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doug saunders

Justin Trudeau's efforts in Beijing this week to build closer economic ties had a number of things in common with Pierre Trudeau's historic early-1970s move to do the same. Both followed years of pressure from Canadian companies for more access to Chinese markets. Both occurred at moments when the Communist Party leadership was moving in a more authoritarian, centralizing direction. And therefore both visits were awkward, politically risky encounters.

But this is not his father's China. Today, "business with China" no longer means what it did a generation ago – or what it meant when Jean Chrétien (eagerly) or Stephen Harper (reluctantly) tried to negotiate more of it. Cozying up to Beijing is no longer a matter of choice and opportunism: China is now coming to us, from a thousand directions. We will become more entangled with China, with or without a trade deal.

In both 1973 and in 2016, Canada and China met each other as starkly different economic actors. On one side, a rural-bound economy dominated by farms and mines, and on the other a more sophisticated, highly-developed urban and industrial economy.

The big difference is that in 1973 the more sophisticated, developed economic actor was Canada. A peasant-majority China was badly in need of trade with Canada, and willing to do a lot to win it.

Today, those roles have reversed.

Canada today sells about $20-billion in goods to China every year. The largest share, more than a quarter, is wood and other forest products; the next, at 15 per cent, is canola seeds used to make cooking oil. Almost all the rest is made up of minerals, petroleum, grains, fish and other raw materials pulled from the earth and sea.

As Trade Minister Chrystia Freeland was reminded this week when she made little headway in her attempts to get China to ease its hindrances on canola imports, the Chinese can take or leave Canada's raw-material exports: We're a good seller, but they have others.

On the other hand, Canadians import more than three times as much, $65-billion in goods, from China every year – a list almost entirely consisting of electronics (a quarter), appliances (a fifth), furniture, toys, clothing and equipment. About 70 per cent of it is made in China by non-Chinese foreign companies such as Apple and Samsung and IKEA. We're not going to stop buying that stuff.

That imbalance alone makes negotiations tempting: They're here, but we're not there, except as a purveyor of staples. But the economic relationship is no longer just, or mainly, about buying and selling goods and commodities from a monolithic Chinese state.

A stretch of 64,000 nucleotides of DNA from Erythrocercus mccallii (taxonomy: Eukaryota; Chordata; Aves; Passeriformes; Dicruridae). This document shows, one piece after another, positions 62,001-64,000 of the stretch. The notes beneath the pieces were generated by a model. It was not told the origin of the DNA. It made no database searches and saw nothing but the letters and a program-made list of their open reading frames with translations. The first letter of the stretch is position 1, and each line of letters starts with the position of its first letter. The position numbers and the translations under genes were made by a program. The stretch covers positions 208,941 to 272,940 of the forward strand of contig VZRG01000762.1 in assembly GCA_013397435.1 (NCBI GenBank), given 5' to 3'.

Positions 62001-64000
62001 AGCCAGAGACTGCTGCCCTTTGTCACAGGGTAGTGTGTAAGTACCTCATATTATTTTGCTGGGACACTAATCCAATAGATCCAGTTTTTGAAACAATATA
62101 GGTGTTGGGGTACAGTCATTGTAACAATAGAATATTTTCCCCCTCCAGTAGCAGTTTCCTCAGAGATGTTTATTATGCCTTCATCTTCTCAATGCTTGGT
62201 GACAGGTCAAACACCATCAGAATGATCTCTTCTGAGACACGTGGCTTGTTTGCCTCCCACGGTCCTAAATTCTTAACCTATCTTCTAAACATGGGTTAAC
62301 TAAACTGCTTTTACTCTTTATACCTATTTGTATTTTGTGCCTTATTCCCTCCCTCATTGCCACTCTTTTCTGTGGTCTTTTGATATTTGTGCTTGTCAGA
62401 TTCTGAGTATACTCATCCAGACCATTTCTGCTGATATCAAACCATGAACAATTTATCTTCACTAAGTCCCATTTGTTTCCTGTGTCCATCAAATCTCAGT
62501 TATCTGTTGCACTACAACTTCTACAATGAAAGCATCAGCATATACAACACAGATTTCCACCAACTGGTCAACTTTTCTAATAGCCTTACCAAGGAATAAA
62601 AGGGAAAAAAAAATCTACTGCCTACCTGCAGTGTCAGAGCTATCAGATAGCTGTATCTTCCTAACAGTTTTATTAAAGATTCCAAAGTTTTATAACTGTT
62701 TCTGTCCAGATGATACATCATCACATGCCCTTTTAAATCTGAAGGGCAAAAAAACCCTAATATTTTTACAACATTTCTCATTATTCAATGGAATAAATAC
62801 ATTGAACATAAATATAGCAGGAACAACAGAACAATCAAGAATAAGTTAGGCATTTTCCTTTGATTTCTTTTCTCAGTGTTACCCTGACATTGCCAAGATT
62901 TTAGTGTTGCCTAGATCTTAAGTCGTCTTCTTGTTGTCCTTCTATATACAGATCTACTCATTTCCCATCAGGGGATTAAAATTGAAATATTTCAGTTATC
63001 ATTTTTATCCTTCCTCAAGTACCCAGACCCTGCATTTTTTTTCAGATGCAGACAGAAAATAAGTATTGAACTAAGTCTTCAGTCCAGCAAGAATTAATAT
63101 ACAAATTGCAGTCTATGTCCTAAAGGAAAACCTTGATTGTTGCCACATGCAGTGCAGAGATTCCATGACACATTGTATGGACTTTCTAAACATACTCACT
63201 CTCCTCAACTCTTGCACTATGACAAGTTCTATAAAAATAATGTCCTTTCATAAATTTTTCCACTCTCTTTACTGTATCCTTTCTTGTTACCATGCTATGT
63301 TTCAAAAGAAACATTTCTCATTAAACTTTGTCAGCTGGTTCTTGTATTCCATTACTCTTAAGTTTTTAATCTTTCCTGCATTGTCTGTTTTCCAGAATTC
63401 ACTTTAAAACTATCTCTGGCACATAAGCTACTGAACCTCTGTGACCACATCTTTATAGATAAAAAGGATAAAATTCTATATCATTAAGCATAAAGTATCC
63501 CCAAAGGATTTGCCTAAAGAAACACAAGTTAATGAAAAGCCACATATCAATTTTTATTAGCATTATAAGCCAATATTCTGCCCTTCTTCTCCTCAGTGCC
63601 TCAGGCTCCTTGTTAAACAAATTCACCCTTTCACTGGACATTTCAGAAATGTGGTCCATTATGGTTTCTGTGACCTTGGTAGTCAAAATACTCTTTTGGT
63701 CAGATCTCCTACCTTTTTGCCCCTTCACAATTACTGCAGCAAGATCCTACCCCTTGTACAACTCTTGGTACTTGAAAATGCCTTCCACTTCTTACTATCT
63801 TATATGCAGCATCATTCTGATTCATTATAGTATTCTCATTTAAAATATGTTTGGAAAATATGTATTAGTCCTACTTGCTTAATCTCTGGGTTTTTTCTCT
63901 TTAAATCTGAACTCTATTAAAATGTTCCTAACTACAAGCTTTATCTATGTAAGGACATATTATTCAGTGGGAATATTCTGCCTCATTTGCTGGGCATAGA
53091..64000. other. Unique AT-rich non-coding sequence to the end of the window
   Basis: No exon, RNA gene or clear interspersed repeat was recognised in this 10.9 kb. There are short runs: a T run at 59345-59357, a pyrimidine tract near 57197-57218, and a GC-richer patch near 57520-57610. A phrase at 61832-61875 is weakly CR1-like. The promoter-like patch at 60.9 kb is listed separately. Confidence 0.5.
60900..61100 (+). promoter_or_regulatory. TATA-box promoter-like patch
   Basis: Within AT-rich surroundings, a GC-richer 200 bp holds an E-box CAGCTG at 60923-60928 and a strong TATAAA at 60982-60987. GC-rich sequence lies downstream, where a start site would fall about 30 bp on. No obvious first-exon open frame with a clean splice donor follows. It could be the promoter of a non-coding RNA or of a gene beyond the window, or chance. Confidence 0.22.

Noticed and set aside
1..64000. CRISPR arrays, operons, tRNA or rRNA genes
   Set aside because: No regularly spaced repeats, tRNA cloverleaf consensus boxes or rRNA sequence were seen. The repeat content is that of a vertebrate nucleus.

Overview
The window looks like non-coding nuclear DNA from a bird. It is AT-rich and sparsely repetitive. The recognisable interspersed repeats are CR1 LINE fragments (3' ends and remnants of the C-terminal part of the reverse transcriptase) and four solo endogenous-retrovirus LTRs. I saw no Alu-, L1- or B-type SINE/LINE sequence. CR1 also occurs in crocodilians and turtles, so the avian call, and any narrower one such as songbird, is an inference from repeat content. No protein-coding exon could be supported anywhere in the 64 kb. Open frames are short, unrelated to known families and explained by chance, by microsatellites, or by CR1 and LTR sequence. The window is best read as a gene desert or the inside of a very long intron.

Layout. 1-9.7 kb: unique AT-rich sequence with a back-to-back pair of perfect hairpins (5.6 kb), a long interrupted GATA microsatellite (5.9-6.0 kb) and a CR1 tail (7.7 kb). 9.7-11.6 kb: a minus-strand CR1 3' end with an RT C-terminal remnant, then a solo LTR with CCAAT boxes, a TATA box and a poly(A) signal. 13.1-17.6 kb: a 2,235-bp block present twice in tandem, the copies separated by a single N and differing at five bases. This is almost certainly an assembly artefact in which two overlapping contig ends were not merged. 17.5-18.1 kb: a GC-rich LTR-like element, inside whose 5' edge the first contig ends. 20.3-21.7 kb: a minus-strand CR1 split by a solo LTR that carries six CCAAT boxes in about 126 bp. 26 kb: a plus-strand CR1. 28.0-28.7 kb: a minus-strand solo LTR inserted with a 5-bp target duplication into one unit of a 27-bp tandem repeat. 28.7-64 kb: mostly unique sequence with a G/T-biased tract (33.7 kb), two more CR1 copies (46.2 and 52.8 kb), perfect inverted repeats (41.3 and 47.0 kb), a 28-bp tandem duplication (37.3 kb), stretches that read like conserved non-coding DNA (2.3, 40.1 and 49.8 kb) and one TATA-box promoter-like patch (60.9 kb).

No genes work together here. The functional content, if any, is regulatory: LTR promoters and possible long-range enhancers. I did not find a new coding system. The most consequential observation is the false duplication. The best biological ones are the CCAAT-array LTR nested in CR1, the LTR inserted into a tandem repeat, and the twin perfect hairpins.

This year, for the first time, China's investments in other countries will exceed the world's investment in China, exceeding $100-billion (U.S.) annually. For the past decade, most of that investment was a matter of state-owned enterprises building infrastructure projects in poor countries in Africa and elsewhere.

But now more than half of that investment (up from a quarter two years ago) is made by China's private sector, and the money is flowing into wealthy countries like Canada.

Chinese private companies, and individuals, have strong reasons to put their money abroad. Beijing's effort to shift from manufacturing exports to a middle-class consumer economy while increasing centralized controls have caused market turmoil and a devaluation of the Chinese currency; shares in Chinese companies aren't as lucrative, or trustworthy, as before, and a sinking currency means foreign investments are more appealing.

Many middle-class Chinese no longer trust their country's banks, stock markets or real estate markets, so are moving their investments and savings offshore – as Vancouver's real estate market has discovered. So "business with China" no longer means a Beijing-driven push into the world; it means thousands of points of spontaneous contact. China is in our economy, like it or not. But we have little access to theirs.

As the Beijing-based economic analyst Arthur Kroeber concluded in a research paper on these flows for his firm Gavekal last week, "The key question now is how long advanced economies will put up with large inflows of private Chinese capital while their own firms continue to be shut out of the fastest-growing parts of China's economy."

In other words, Mr. Trudeau was in Beijing because Beijing is already here.

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